Install the pre-requis

apt-get install apache2 mariadb-server libapache2-mod-php7.0 unzip
apt-get install php7.0-gd php7.0-json php7.0-mysql php7.0-curl php7.0-mbstring php7.0-apc
apt-get install php7.0-intl php7.0-mcrypt php-imagick php7.0-xml php7.0-zip

Create The Database

Nextcloud works with Squlite3, MySQL, and PostgreSQL. Since this guide is based on a LAMP stack, it’s going to use MySQL/MariaDB. You can use PostreSQL, if you want. Sqlite3 is not recommended. Start off by signing in as your database’s root user.

# mysql -u root -p

Once in MySQL, you can create a new cloud database.

CREATE DATABASE cloud;

Next, create a user. You can use an existing user and skip this step, if you would prefer.

CREATE USER 'clouduser'@'localhost' IDENTIFIED BY 'yourpassword';

Finally, grant that new user all privileges on the cloud database.

GRANT ALL ON cloud.* TO 'clouduser'@'localhost';

Now, just flush the privileges and exit.

FLUSH PRIVILEGES;
exit;

 

Get Nextcloud

With everything else set up and ready to go, you can now download Nextcloud and install it. Nextcloud is provided as a zip or tarball instead of a package. That’s actually okay. It’s easier to install and manage that way.

Rather than going the graphical route, just cd to your Downloads folder and get Nextcloud with wget You can go graphical, but this guide isn’t going to cover it.

$ cd ~/Downloads
$ wget https://download.nextcloud.com/server/releases/nextcloud-12.0.1.zip

Now, just unzip.

$ unzip nextcloud-12.0.1.zip

It’s finally time to stick that newly unzipped Nextcloud folder in your web root directory. You can copy it there as root.

# mv nextcloud cloud
# cp -r /home/user/Downloads/cloud /var/www/cloud

The folder permissions won’t be ideal for use. You need to make Apache’s user the owner of nextcloud in order for it to be able to write your files to the directory. On Debian, that user is www-data.

chown -R www-data:www-data /var/www/cloud

Create the VirtualHost

Nous allons créer un VirtualHost via la commande suivante :

# vi /etc/apache2/sites-available/cloud.conf

Et on y enregistre :

<VirtualHost *:80>
     ServerAdmin postmaster@moncloud.xxx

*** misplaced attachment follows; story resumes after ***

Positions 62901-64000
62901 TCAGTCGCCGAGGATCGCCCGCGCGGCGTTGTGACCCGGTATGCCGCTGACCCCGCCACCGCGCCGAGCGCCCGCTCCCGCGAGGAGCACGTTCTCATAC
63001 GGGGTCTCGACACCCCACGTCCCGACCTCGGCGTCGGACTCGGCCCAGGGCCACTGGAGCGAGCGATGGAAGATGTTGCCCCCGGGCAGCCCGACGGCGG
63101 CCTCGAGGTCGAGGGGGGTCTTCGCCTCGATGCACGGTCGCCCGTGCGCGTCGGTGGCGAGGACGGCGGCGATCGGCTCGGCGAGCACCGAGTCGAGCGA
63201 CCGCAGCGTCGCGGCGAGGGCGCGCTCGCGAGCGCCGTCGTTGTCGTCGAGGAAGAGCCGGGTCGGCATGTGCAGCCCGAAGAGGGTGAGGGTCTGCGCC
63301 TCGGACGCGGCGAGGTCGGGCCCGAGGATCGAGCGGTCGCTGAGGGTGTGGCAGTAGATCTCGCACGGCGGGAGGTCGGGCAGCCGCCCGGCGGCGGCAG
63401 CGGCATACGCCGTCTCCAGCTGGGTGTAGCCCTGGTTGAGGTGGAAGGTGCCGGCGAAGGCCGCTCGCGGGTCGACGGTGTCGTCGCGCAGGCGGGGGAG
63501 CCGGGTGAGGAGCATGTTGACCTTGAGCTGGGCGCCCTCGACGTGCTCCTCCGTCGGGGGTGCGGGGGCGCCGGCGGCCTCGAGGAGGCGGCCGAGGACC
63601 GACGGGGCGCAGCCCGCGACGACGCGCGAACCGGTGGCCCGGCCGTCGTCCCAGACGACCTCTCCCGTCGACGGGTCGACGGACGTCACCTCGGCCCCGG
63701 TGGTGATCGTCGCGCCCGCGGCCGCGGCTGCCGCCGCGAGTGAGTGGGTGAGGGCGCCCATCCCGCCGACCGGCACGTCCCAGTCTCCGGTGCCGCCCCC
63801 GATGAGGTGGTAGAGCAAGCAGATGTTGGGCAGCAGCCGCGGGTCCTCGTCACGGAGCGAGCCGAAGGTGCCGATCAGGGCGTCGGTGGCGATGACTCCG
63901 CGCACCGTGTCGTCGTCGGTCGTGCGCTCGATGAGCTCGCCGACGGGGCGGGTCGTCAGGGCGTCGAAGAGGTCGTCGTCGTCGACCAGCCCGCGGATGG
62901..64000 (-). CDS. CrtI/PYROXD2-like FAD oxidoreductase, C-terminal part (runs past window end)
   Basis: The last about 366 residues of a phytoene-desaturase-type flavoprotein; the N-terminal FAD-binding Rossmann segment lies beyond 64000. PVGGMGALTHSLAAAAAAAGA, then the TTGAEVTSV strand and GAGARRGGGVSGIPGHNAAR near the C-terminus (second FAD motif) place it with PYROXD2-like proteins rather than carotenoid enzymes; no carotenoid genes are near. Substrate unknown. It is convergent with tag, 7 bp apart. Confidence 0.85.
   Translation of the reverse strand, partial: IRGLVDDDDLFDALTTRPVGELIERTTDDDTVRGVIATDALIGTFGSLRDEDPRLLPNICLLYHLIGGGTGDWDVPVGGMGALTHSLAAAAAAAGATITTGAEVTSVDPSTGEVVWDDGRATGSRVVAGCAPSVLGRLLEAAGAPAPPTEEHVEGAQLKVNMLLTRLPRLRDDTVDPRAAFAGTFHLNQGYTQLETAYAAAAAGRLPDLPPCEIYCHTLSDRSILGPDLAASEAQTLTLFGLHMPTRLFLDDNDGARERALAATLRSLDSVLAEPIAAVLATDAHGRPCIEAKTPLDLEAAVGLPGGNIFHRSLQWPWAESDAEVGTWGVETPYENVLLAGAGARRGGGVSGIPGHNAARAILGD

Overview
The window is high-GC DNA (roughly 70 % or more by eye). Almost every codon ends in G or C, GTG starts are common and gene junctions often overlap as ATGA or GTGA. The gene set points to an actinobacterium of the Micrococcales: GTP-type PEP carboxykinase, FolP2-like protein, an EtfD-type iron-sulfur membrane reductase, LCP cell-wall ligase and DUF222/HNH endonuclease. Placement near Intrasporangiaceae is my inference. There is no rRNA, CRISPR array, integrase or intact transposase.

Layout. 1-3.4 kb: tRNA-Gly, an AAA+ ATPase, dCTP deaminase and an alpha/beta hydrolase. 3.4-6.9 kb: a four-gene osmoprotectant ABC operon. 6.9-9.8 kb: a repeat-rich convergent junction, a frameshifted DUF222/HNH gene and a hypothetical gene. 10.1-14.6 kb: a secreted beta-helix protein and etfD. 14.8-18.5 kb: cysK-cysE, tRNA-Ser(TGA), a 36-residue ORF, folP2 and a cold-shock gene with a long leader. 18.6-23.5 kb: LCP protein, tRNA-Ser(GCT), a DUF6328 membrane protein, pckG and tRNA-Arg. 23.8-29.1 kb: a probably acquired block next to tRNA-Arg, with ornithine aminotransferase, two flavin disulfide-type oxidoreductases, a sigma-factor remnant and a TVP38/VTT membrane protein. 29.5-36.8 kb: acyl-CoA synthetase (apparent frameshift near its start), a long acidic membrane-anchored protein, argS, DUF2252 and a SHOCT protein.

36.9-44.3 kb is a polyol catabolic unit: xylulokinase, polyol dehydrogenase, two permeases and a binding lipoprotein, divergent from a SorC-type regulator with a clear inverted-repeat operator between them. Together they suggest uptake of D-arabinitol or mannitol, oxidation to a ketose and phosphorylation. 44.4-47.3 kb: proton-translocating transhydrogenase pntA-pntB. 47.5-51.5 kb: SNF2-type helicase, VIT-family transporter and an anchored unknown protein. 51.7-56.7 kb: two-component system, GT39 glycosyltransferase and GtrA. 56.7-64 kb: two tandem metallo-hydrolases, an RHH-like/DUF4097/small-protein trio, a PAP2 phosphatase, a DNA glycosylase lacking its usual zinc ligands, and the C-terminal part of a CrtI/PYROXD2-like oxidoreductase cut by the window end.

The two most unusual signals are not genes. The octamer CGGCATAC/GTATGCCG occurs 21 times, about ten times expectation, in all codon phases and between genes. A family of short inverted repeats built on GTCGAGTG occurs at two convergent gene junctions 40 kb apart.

ServerName cloud.moncloud.xxx
     DocumentRoot /var/www/cloud/
     <Directory /var/www/cloud/>
          Options +FollowSymLinks
          AllowOverride All
          <IfModule mod_dav.c>
               Dav off
          </IfModule>
          SetEnv HOME /var/www/cloud/
          SetEnv HTTP_HOME /var/www/cloud/
     </Directory>
     ErrorLog /var/log/apache2/cloud/error.log
     LogLevel warn
     CustomLog /var/log/apache2/cloud/access.log combined
     ServerSignature Off
</VirtualHost>

Maintenant que l’on a configuré, le virtualhost, nous devons l’activer. Pour cela nous tapons la commande suivante :

# a2ensite cloud

On va créer le répertoire qui contiendra les fichiers de log de Nextcloud via la commande suivante :

# mkdir /var/log/apache2/cloud/

Nous devons créer le répertoire data afin de procéder à la configuration de Nextcloud :

# mkdir /var/www/cloud/data

Nous allons modifier le propriétaire sur les répertoires et fichiers pour le bon fonctionnement de Nextcloud :

# chown -R www-data:www-data /var/www/cloud/apps/
# chown -R www-data:www-data /var/www/cloud/config/
# chown -R www-data:www-data /var/www/cloud/data/
# chown -R www-data:www-data /var/www/cloud/themes/
# chown -R www-data:www-data /var/www/cloud/updater/
# chown root:www-data /var/www/cloud/.htaccess

On vérifie que l’on n’a pas fait d’erreur lors de la configuration de notre VirtualHost via la commande suivant :

# apachectl configtest

Si en retour on obtient un « Syntax OK », on rend le VirtualHost créé disponible via la commande suivante :

# systemctl restart apache2.service

Install Let’s encrypt

sudo apt install letsencrypt python-certbot-apache

sudo letsencrypt --apache --agree-tos --email your-email-address -d office.mycloudnetwork.com

Now we need to ensure that HTTP reverse proxy is set up:

sudo a2enmod proxy proxy_wstunnel proxy_http ssl

Add in the SSL Vhosts configuration

<IfModule mod_headers.c>
      Header always set Strict-Transport-Security "max-age=15552000; includeSubDomains"
    </IfModule>

Cron

Using the operating system cron feature is the preferred method for executing regular tasks. This method enables the execution of scheduled jobs without the inherent limitations the Web server might have.

To run a cron job on a *nix system, every 15 minutes, under the default Web server user (often, www-data or wwwrun), you must set up the following cron job to call the cron.php script:

# crontab -u www-data -e
*/15  *  *  *  * php -f /var/www/cloud/cron.php

You can verify if the cron job has been added and scheduled by executing:

# crontab -u www-data -l
*/15  *  *  *  * php -f /var/www/cloud/cron.php

Memcache

add this line to your config.php file:

'memcache.local' => '\OC\Memcache\APCu',